Confronting a Holocaust legacy
Reporter Erin Einhorn recalls casting about for her next big adventure: a plum assignment on another continent. She found it in Poland, Sweden and the U.S.; in interviews, archives, databases, phone books and graveyards. What she found was the intensely personal story of her family and of herself, one she recounts in The Pages in Between.
Einhorn grew up insatiably curious and suspicious about her mother's early childhood. Curious because there were so few details, and suspicious because her mother didn't seem to want any. Her mother, Irene Fydrych, was a Holocaust survivor. To Einhorn, the story of Irene's escape, concealment and double emigration was a tantalizing mystery; to Irene, it was ancient history. When asked about her early life, Irene recounted the same impressions in the same order, in the same words, never trying to remember more. So, using her journalistic skills, Einhorn embarked on a mission to fill the gaps, "the pages in between" the accepted oral history.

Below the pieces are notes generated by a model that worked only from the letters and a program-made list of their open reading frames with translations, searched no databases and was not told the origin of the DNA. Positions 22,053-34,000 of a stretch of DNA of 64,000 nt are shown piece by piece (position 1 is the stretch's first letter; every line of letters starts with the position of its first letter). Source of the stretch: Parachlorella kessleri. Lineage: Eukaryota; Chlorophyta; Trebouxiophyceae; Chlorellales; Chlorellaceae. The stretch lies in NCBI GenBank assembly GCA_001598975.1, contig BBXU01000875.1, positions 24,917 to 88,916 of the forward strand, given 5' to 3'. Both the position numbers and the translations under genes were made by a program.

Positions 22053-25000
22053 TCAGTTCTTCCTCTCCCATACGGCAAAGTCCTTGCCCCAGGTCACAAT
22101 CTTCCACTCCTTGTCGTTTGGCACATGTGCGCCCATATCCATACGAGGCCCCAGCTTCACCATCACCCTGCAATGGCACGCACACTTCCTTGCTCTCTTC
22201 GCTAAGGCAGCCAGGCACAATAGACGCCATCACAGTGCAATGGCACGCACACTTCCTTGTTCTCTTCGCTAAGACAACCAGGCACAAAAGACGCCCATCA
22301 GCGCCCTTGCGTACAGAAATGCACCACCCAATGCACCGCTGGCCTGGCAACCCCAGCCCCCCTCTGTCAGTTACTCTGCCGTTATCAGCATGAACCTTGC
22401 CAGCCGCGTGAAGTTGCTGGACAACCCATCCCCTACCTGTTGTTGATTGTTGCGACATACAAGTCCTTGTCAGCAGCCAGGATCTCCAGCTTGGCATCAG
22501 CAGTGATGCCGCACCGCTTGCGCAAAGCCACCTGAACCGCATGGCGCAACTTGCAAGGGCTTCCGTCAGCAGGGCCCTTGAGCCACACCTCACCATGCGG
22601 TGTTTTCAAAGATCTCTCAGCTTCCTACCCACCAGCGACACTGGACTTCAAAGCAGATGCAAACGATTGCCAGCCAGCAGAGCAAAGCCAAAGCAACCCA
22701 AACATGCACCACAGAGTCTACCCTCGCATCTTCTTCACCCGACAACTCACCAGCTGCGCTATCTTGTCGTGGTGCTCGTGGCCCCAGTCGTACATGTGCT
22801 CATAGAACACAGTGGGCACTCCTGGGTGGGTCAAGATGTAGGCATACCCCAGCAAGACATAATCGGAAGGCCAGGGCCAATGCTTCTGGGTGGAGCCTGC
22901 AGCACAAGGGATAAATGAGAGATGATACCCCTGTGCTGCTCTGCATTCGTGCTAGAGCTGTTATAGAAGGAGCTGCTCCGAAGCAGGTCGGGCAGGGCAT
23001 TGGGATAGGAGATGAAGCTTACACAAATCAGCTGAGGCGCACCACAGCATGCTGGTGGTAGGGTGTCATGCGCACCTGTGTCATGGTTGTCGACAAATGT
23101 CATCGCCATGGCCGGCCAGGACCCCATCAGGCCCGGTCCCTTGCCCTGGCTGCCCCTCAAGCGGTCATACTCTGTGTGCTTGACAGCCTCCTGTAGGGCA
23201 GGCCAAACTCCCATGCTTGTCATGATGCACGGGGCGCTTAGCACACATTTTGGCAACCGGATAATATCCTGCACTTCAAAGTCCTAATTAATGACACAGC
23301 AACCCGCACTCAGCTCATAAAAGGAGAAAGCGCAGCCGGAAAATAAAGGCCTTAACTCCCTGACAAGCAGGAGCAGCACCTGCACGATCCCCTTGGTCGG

She was especially eager to find details about her mother's initial escape in Bedzin, Poland. In 1943, when Irene's parents were rounded up for deportation, the child was taken in by a non - Jewish family acquaintance. Einhorn always found it odd that her own family looked upon this woman with suspicion; after all, didn't she save Irene's life at her own peril? Apparently, however, Irene's father had offered the woman something in exchange. Could such a transaction be both calculated and heroic?In the midst of her travels and research, Einhorn must confront the loss of her mother, the endless contradictions of modern Poland, her changing sense of Jewish identity and above all the absolute unreliability of memory. The ultimate discovery could be that her investigative lens, though focused on her mother, gives a clearer picture of the investigator. The Pages in Between uniquely underscores an old irony of history: when we set out to learn about others in the past, we end up learning more about our present selves.
Joanna Brichetto received Vanderbilt University's first-ever master's degree in Jewish Studies.